Emory expert on why we should care about bird flu: ‘No one wants another pandemic’

The Centers for Disease Control and Prevention for weeks has reassured the public that an outbreak of bird flu in dairy cattle poses only low risk to most people. But in a summary on Friday, the Atlanta-based agency wrote that it is preparing for the “possibility of increased risk to human health.”

CDC officials have said that while workers in dairy barns with apparently infected cows have been infected with the bird flu virus, there is no evidence of person-to-person transmission in the U.S.

Seema Lakdawala, a virologist and influenza expert at Emory University, has an eponymous lab — the Lakdawala lab — studying how influenza viruses could spread under different conditions including different temperatures but also how factors like a person’s age and vaccination may influence how influenza viruses can spread from one person to another.

A renowned bird flu expert, Lakdawala and other researchers in her lab are currently studying how exactly the virus — also known as H5N1 or “avian influenza” — is spreading. Her lab is zeroing in on strategies to prevent the spread of the virus, including a recommendation that dairy farm workers wear face shields.

Lakdawala was recently part of a team of researchers at Emory and the University of Pittsburgh who reported that the H5N1 virus now infecting dairy cows can persist and remain infectious in unpasteurized milk and on milking equipment surfaces for a long time. This route could be allowing the virus to spread among cows but may also be how dairy farmers are being infected, she said.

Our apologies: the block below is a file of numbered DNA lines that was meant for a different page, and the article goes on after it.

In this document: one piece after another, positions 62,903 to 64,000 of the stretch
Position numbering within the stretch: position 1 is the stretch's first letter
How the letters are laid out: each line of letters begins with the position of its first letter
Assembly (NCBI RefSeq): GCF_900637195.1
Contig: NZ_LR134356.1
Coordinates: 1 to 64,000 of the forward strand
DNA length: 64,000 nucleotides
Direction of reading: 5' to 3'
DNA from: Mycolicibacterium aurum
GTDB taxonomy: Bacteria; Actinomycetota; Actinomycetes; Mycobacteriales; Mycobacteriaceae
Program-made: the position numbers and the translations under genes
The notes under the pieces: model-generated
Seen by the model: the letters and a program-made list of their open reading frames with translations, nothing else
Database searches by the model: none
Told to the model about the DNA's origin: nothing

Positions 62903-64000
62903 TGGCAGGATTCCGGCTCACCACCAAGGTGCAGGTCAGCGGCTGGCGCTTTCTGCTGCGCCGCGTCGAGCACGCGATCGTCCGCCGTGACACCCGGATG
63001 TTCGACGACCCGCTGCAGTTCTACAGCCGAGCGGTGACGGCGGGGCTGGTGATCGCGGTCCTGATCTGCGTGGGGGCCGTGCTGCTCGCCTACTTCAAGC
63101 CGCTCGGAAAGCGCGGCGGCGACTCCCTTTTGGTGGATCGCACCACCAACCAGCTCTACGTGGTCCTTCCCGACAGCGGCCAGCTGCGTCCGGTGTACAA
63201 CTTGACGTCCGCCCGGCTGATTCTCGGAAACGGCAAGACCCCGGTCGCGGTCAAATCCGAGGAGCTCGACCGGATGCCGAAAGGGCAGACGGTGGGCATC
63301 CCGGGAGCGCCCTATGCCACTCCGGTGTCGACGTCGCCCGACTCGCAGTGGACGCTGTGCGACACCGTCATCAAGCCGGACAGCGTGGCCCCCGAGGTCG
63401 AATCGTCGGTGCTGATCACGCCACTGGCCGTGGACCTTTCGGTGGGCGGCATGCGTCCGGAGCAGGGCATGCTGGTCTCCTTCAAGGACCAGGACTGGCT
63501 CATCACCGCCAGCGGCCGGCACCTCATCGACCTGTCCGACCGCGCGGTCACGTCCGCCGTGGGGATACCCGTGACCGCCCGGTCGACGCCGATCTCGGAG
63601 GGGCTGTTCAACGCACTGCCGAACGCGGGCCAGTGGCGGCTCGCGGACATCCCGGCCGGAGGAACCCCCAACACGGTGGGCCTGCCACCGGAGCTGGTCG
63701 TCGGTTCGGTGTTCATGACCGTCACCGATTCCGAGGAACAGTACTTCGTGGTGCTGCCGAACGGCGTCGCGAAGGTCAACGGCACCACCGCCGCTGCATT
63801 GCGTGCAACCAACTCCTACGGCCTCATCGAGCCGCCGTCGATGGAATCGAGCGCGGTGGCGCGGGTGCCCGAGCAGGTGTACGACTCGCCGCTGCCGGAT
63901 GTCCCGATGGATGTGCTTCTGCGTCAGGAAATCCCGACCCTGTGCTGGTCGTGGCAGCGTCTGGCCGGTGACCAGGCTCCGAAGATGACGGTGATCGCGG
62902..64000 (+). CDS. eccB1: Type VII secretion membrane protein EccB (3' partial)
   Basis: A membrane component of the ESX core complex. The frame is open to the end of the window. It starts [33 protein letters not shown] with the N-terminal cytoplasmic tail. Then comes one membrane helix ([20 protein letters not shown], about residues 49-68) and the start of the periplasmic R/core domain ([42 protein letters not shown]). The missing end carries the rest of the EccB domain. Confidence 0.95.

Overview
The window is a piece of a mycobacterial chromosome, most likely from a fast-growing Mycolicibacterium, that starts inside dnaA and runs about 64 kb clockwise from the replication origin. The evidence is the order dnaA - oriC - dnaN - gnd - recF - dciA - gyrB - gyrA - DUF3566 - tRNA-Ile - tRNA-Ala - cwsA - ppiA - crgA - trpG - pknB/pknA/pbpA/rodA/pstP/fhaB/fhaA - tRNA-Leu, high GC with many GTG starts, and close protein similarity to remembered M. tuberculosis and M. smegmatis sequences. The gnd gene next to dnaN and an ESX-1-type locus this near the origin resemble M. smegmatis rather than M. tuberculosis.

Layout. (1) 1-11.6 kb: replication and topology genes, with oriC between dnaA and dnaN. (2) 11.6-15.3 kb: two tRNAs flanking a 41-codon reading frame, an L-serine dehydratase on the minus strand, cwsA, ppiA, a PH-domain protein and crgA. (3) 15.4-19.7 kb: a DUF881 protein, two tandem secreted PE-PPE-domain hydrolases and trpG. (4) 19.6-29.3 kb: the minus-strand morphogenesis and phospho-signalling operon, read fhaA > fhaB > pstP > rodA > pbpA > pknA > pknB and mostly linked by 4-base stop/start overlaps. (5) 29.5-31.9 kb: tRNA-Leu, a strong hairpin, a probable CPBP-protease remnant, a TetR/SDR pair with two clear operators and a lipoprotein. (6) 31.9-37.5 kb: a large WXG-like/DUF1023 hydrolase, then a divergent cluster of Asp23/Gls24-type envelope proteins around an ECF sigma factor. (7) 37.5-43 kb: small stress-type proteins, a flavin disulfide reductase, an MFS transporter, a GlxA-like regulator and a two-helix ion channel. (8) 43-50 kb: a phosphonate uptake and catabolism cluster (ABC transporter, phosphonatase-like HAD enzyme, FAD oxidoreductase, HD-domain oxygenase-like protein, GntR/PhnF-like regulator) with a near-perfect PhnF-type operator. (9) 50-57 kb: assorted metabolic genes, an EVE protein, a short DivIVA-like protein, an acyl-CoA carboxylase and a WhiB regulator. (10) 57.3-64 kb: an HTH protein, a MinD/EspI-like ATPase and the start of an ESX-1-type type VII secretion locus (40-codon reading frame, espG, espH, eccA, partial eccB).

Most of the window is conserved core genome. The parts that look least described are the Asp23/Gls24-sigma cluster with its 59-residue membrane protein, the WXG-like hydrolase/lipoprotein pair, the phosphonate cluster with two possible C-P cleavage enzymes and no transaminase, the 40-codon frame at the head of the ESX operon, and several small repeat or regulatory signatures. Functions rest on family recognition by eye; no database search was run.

Credit: Photo credit: Jack Kearse, Emory Health Sciences Photography

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Credit: Photo credit: Jack Kearse, Emory Health Sciences Photography

The Atlanta Journal-Constitution interviewed Lakdawala on May 23 to discuss bird flu in humans and why this virus needs to be taken seriously.

Questions and answers have been edited for length and clarity.

Q: What was your first thought when you heard about more human cases associated with this current outbreak?

I will tell you one way I’m not surprised: The first is, what has become evident over the past few weeks and months since the detection of the avian influenza virus in cattle, is that there is a high amount of virus that is shed in the milk. ... Humans come into contact with cattle on these farms, and they’re milking these animals, interacting with the animals at face height ... including (exposure to) potentially contaminated milk.

(Inside a dairy barn, milking takes place in what is known as a “parlor.” They are often built in a way that puts cows’ udders at eye level for the workers who attach and remove milking equipment. Some parlors milk as many as 96 cows an hour, with workers in close proximity to the raw milk.)

Workers tend to cows in the milking parlor at the Flood Brothers Farm, Monday, April 1, 2024, in Clinton, Maine. Foreign-born workers make up fully half the farm's staff of nearly 50, feeding the cows, tending crops and helping collect the milk — 18,000 gallons every day. (AP Photo/Robert F. Bukaty)

Credit: AP

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Credit: AP

This is probably the tip of the iceberg. There are probably so many infections (in humans) that we have already missed; that they’ve cleared it and luckily they didn’t transmit to other people. But what is happening is two things: the virus is adapting in its new host, cattle; and it’s constantly trying to spillover into humans because these lactating cattle have to be milked every day. People have to interact with these animals.